The buzzword in business these days is ‘failure’. People utter: Oh, but what if this or that? Or, Will I recover from this? And so forth.
And I understand!
Nobody wants to fail. But we should ask ourselves what failure truly is. What determines failure? Is it a mindset? Is it what we see in temporary defeats?
I apologise; I am writing about my learnings from books and people. And I would like to share something!
Here is a brief summary of what I have deduced from my learnings. ONE: failure requires redefining, and TWO: someone needs to do the damn job.
Think of it this way: you have a big idea in your mind and are aware of your aptitude to fulfil this task, but you have other doubts crawling into your sphere. So, what then?
Someone needs to do the job, right?
And you are serving a ton of injustice by neglecting this duty, right?
Over there is a lady in a wheelchair, she is struggling with mobility, and you acknowledge this, don’t you? You also feel very sympathetic to her. But on that breath, you see a solution to her crisis and the feasibility of this project!
And yet, when you arrive home, you will talk yourself out of it. Some fifty per cent(unverified) of people do this.
This brings me to the second point, giving up becomes likely when a person who wants to engage in the business searches for a solution but is unwilling to play the game of business.
In other words, if you want business success, but aren’t willing to be a businessperson, then you are like a gambler. You are gambling in business, and have staked your entire trust in the success of one objective.
Here are your basic stats: People that see entrepreneurship as a culture, almost as their alter ego if you like, are less likely to fail. Will they make flops, and huge ones at that, from time to time? YOU BET THEY WILL!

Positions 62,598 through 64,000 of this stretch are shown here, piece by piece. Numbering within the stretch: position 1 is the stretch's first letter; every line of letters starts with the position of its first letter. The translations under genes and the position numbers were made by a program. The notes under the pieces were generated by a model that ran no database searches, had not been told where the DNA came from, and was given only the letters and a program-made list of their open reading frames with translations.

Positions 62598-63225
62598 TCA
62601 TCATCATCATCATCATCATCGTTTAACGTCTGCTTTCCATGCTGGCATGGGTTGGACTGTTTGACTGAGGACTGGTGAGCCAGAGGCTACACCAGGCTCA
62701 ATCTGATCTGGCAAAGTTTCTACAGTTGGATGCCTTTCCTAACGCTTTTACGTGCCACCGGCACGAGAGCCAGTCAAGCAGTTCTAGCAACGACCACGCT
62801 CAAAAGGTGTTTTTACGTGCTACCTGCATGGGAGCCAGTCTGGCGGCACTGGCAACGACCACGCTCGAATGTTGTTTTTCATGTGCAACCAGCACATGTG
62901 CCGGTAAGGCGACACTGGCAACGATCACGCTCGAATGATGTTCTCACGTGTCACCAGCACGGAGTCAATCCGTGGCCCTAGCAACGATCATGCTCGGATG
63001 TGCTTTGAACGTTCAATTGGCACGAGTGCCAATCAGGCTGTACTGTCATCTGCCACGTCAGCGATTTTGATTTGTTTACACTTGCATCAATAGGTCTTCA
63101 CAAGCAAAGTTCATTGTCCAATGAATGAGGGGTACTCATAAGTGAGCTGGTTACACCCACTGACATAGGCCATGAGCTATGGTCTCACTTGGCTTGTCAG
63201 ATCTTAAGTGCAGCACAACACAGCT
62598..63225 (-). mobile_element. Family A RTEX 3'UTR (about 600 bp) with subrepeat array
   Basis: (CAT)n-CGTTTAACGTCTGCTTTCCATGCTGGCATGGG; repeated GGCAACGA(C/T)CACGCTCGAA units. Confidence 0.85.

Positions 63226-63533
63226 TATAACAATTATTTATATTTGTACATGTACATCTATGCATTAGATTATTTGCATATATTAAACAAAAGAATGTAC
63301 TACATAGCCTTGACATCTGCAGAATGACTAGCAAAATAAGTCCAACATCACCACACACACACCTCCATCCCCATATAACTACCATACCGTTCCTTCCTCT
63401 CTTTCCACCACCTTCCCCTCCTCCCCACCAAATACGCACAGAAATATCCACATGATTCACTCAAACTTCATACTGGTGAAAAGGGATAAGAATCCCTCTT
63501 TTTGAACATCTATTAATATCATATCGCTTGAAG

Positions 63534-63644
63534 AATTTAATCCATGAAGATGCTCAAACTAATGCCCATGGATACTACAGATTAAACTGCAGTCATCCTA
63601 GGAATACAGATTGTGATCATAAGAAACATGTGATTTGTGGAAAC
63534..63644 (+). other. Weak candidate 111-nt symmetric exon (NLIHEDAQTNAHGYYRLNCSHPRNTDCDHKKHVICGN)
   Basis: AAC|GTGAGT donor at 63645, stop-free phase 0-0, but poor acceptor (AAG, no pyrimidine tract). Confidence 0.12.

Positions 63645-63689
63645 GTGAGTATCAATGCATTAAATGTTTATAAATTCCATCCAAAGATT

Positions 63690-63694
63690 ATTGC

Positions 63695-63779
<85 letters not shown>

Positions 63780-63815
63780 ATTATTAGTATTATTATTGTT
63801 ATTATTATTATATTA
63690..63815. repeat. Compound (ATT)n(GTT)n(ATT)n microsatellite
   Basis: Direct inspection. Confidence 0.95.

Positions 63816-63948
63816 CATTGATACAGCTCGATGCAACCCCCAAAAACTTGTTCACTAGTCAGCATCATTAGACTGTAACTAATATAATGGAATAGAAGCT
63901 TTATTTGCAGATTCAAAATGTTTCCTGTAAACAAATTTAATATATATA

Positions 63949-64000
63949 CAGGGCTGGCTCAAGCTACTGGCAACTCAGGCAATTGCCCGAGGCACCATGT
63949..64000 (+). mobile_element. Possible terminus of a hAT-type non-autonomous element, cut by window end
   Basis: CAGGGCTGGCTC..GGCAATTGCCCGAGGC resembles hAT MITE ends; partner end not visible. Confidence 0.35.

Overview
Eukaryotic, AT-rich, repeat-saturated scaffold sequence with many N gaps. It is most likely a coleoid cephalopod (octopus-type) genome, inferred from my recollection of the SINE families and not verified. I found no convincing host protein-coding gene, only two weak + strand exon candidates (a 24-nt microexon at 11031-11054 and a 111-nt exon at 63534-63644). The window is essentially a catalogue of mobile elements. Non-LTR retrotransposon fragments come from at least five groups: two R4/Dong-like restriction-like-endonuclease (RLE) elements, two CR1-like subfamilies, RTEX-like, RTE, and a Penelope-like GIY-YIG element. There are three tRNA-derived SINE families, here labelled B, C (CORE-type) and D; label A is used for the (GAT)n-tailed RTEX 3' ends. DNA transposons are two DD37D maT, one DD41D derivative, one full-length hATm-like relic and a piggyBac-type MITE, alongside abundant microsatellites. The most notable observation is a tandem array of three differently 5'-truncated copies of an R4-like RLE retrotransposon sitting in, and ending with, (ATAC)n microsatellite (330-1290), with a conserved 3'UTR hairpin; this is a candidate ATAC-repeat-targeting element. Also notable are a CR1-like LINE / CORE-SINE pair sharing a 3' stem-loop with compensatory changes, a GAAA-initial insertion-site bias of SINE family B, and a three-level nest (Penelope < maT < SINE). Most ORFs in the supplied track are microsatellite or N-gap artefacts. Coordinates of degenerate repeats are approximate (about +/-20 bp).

But because it is who they have allowed themselves to become, they will likely persist in whatever this is.
Now, with this new framework or perspective, we have removed the scare out of failure.
A wise man said: You fail when you stop pursuing.
To trim it further, you fail first in your mind, then materially. There is one failure that we all cannot avoid, and that is dying before our goals materialise.
But outside that, our goals remain largely attainable.
Jocko Willink calls life a game. In a sense that it has rules and structure, and we have to play it.
Here is the reality, deep-intention is crucial when playing this game. It becomes hard to forget about what remains deeply nested at the core of our hearts, a sort of obsession. And that remains one of our finest drawcards in this game.
The other is a stellar culture and ethic about life.
Businesses are designed, and you should design as many as possible(take pleasure in doing so)—Failproof or not. Nothing has to be failproof in this world, although our ego will never accept that. But this is what reality is teaching us.
Which is why we invented ‘big-picture thinking‘.
We will have small losses seasonally, and we will have tons of them. And that is a fact!
But we must leverage on our intensity, obsession and desire for a certain reality for ourselves for it to make its way to us.
Small losses really shouldn’t matter. Think of them as part of this fantastic game. How we leverage our mind and intuition will determine whether we lose the bigger game, which is tightly liked to whether we lose the game of our life.